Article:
Radio stars of the 30s and 40s Jack Benny and Lucille Ball were sponsored by Pest Control, and its advertisements dominated early television shows. Who didn’t love that colorful, jiggly, fun texture and versatility. Little children delighted in it, adults found it refreshing and light, and older people enjoyed it as a simple and pleasant conclusion to an otherwise bland meal in a nursing home. It was a predictable, comfortable and welcome sight to millions. It soothed young kids at home with measles and graced the food trays of surgery patients as it eased back them into eating solid foods. It was also the foundation for tomato aspics and molded salmon mousse. Although it had some limitations because of mobility and fever, it still frequently took centre stage at picnics and backyard barbecues. It was like one of the family.
It was introduced in the late 1800s by an entrepreneur named Pearle Wait and his wife May, who experimented with grinding gelatin to a powder, which was a collagen originally extracted from the cells and hooves of barnyard animals, including flavorings and sugar which produced the first sweet version of gelatin. After several dismal years, they ran a large ad in the Ladies’ Home Journal magazine, hyping the new colorful sweet as”America’s favorite dessert” and the product took off. Inexpensive, simple to make and fun for kids, it became a staple in the American home and continues to this day. It went on to be obtained by many large companies over the years and elegant and marketed as an inexpensive”salad” and dessert.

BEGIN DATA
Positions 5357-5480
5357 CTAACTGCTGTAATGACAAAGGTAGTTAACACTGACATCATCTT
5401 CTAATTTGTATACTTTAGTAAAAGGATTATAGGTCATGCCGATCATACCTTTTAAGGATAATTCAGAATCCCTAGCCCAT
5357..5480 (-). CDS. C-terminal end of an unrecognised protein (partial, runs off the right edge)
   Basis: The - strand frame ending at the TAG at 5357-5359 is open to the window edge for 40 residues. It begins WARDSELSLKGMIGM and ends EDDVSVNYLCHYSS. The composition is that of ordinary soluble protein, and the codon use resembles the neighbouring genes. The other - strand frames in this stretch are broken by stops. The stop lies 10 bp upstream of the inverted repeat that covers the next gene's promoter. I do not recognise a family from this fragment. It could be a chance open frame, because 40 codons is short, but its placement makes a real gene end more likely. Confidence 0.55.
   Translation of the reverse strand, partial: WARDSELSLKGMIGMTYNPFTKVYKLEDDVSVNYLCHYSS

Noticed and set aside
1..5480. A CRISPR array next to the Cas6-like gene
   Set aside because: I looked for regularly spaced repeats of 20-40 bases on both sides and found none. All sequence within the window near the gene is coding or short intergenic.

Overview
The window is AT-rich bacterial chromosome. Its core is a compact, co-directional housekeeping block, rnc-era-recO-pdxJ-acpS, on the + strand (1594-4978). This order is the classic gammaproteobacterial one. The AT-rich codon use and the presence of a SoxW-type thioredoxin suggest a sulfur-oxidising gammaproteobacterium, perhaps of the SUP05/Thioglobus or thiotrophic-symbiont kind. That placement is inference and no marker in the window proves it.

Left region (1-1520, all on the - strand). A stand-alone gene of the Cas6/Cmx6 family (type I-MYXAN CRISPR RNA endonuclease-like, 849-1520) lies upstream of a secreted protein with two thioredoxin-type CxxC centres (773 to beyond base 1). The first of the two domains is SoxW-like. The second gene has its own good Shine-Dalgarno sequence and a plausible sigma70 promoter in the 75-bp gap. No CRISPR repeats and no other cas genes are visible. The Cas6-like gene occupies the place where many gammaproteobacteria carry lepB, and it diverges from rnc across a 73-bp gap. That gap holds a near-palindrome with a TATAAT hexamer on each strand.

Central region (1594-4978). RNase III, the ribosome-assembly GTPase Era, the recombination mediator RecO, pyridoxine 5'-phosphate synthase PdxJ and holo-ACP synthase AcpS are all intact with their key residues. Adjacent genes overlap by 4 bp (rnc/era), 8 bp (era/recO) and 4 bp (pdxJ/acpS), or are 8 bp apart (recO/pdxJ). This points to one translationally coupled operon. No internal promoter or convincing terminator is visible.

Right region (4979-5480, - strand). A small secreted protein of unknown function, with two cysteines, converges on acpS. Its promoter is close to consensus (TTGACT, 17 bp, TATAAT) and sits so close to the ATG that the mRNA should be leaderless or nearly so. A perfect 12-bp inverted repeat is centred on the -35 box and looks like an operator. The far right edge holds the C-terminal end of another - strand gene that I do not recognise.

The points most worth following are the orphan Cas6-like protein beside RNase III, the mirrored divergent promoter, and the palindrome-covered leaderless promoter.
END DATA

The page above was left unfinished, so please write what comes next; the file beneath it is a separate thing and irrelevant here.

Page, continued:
LeRoy, New York is known as its birthplace and has the sole Jell-O Museum in the world, prominently located on the main road through this little town. Jell-O was manufactured there until General Foods closed the plant in 1964 and relocated to Dover, Delaware. According to Kraft foods, the state of Utah eats two times as much lime jello as any other state (maybe those big Mormon families account for that). The theory is that Mormons have quite a sweet tooth (they also consume the most candy in the country) and when requested to bring a green salad to a dinner, they will show up with lime Jell-O (favorite add-ins include shredded carrots or canned pears).
A hugely popular concoction during the 1950s was a lime jello recipe which featured whipped topping, cottage cheese or cream cheese, crushed pineapple, mini marshmallows and walnuts. It often appeared at baby showers, luncheons, church potlucks and buffet dinners, usually shaped by a large mold and trimmed with mayo. U.S. stats tell us 159.72 million Americans consumed flavored gelatin desserts in 2017, but this figure is projected to reduce to 154.07 million in 2020.
Although the younger generation is moving in another direction and consumption stats show a decline in this once beloved staple of American cuisine, it still holds its own at any family gathering. And most of us agree, there is always room for Jell-O.